shopping_cart
Ohio University Press · Swallow Press · www.ohioswallow.com

Indonesia

Indonesia Book List

Cover of 'Television, Nation, and Culture in Indonesia'

Television, Nation, and Culture in Indonesia
By Philip Kitley

The culture of television in Indonesia began with its establishment in 1962 as a public broadcasting service. From that time, through the deregulation of television broadcasting in 1990 and the establishment of commercial channels, television can be understood, Philip Kitley argues, as a part of the New Order’s national culture project, designed to legitimate an idealized Indonesian national cultural identity.

Cover of 'Theater and Martial Arts in West Sumatra'

Theater and Martial Arts in West Sumatra
Randai and Silek of the Minangkabau
By Kirstin Pauka

Randai, the popular folk theater tradition of the Minangkabau ethnic group in West Sumatra, has evolved to include influences of martial arts, storytelling, and folk songs. Theater and Martial Arts in West Sumatra describes the origin, development, and cultural background of randai and highlights two recent developments: the emergence of female performers and modern staging techniques.This

Cover of 'Imagining Indonesia'

Imagining Indonesia
Cultural Politics and Political Culture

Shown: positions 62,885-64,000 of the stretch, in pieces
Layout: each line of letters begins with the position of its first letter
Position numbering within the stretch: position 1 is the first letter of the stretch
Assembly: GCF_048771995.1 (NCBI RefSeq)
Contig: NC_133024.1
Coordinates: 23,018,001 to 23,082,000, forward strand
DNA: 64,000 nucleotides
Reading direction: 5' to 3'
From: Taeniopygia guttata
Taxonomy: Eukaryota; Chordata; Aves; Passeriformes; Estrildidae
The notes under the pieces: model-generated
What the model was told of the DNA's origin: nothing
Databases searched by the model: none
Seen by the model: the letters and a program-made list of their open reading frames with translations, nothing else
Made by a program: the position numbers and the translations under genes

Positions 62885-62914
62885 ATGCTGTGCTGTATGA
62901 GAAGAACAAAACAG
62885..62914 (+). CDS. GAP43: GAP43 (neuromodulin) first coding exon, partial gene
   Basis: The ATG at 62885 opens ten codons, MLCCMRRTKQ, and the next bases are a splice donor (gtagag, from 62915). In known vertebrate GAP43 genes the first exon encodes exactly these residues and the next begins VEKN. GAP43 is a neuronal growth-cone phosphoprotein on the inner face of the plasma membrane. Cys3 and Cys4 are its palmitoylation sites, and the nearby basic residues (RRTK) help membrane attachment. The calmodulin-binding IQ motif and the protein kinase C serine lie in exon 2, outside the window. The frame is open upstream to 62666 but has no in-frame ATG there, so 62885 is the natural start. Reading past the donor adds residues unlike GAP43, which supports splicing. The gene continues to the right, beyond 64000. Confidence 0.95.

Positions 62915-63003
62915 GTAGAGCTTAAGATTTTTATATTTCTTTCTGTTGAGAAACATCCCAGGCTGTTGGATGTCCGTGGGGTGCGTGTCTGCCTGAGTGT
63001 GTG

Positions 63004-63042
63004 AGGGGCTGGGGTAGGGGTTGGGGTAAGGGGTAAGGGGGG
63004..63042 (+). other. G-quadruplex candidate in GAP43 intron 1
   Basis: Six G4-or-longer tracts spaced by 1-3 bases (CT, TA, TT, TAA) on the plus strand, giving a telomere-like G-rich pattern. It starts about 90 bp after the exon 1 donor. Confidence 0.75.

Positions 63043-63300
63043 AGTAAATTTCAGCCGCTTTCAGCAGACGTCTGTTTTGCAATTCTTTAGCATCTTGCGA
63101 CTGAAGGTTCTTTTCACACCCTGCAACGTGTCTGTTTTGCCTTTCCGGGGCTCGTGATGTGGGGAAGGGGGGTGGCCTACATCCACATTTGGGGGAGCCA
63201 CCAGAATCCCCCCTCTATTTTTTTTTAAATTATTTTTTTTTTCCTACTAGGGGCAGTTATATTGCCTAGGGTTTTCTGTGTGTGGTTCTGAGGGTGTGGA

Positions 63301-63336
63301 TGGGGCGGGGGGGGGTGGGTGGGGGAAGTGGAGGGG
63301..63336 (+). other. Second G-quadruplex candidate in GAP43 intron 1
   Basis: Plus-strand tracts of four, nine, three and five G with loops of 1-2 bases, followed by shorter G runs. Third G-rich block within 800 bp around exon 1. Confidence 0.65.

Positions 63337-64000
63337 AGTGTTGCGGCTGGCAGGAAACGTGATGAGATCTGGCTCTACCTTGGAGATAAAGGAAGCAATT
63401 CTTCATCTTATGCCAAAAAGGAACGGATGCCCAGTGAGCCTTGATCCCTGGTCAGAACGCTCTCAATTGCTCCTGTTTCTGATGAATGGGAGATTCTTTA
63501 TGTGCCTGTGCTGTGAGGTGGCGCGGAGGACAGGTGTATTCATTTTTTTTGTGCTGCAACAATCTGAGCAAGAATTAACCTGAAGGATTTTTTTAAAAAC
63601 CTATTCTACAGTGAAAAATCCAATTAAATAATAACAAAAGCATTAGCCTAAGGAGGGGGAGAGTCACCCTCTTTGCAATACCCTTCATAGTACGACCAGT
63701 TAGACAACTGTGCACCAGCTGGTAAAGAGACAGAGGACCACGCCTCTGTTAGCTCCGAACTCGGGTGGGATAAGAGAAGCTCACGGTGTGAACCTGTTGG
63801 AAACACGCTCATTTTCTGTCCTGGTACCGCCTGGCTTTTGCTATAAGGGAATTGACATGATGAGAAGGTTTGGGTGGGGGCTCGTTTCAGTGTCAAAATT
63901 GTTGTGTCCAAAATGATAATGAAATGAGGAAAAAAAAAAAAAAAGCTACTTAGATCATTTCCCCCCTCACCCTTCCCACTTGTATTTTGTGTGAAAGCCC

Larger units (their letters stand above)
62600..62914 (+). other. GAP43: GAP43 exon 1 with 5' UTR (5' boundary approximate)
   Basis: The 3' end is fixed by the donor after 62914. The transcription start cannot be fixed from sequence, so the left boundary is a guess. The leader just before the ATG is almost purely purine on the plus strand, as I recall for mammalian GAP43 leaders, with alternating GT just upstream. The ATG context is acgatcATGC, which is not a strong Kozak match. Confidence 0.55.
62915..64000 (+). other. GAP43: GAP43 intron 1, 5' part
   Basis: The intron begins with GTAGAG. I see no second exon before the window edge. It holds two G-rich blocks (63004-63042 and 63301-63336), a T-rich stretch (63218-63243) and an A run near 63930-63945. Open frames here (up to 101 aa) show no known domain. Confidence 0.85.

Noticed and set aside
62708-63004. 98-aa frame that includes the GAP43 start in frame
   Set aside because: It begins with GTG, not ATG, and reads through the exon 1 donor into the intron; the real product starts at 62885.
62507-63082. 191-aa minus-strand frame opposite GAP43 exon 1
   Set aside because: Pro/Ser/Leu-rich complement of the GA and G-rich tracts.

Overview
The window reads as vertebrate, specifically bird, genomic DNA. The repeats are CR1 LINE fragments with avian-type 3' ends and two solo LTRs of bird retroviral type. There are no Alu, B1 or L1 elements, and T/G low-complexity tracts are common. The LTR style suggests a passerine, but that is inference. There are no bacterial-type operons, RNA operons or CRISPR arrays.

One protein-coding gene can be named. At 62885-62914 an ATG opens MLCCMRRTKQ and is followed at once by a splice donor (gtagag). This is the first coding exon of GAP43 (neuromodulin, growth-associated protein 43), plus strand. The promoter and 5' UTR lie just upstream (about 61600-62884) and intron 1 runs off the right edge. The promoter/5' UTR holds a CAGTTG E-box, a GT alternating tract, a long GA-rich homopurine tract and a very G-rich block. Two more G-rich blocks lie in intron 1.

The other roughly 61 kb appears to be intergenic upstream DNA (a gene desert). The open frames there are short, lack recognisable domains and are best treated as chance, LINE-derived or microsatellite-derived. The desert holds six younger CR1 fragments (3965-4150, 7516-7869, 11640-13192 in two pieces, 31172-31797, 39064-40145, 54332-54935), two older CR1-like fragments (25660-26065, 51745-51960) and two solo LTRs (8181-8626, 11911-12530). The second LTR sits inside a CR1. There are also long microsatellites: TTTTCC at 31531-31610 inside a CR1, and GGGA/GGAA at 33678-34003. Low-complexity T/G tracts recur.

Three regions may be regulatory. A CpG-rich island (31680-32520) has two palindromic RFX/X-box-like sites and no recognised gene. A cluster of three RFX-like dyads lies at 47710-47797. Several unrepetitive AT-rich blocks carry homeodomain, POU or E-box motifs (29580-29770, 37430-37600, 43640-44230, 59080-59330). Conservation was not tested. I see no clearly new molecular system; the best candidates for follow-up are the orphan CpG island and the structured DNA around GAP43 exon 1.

Edited by Jim Schiller and Barbara Martin-Schiller

Increased interest in Indonesian culture and politics is reflected in this work’s effort to advance and reject various notions of what it means to be Indonesian. It also addresses perceptions of how Indonesia’s citizens and state officials should interact.

Cover of 'Eight Prison Camps'

Eight Prison Camps
A Dutch Family in Japanese Java
By Dieuwke Wendelaar Bonga

Eldest daughter of eight children, the author grew up in Surakarta, Java, in what is now Indonesia. In the months following the bombing of Pearl Harbor, however, Dutch nationals were rounded up by Japanese soldiers and put in internment camps. Her father and brother were sent to separate men’s camps, leaving the author, her mother, and the five younger children in the women’s camp.

Cover of 'Memoirs of an Indo Woman'

Memoirs of an Indo Woman
Twentieth Century Life in the East Indies and Abroad
By Marguérite Schenkhuizen
· Edited by Lizelot Stout van Balgooy
· Translation by Lizelot Stout van Balgooy

The memoirs of Marguérite Schenkhuizen provide an overview of practically the whole of the twentieth century as experienced by persons of mixed Dutch and Indonesian ancestry who lived in the former Dutch East Indies. The memoirs provide vignettes of Indonesian life, both rural and urban, as seen through the eyes of the author first as a girl, then as a wife separated from her husband during the Japanese occupation, finally as an immigrant to the United States after World War II.This

Cover of 'The Voice of the Night'

The Voice of the Night
Complete Poetry and Prose of Chairil Anwar
By Chairil Anwar
· Translation by Burton Raffel

Chairil Anway (1922–1949) was the primary architect of the Indonesian literary revolution in both poetry and prose. In a few intense years he forged almost ingle-handedly a vital, mature literary language in Bahasa Indonesia, a language which formally came to exist in 1928. Anway led the way for the many Indonesian writers who have emerged during the past fifty years.This volume contains all that has survived of Anwar’s writing.

Cover of 'From Jail to Jail'

From Jail to Jail
By Tan Malaka
· Translation by Helen Jarvis
· Introduction by Helen Jarvis
· Foreword by Harry A. Poeze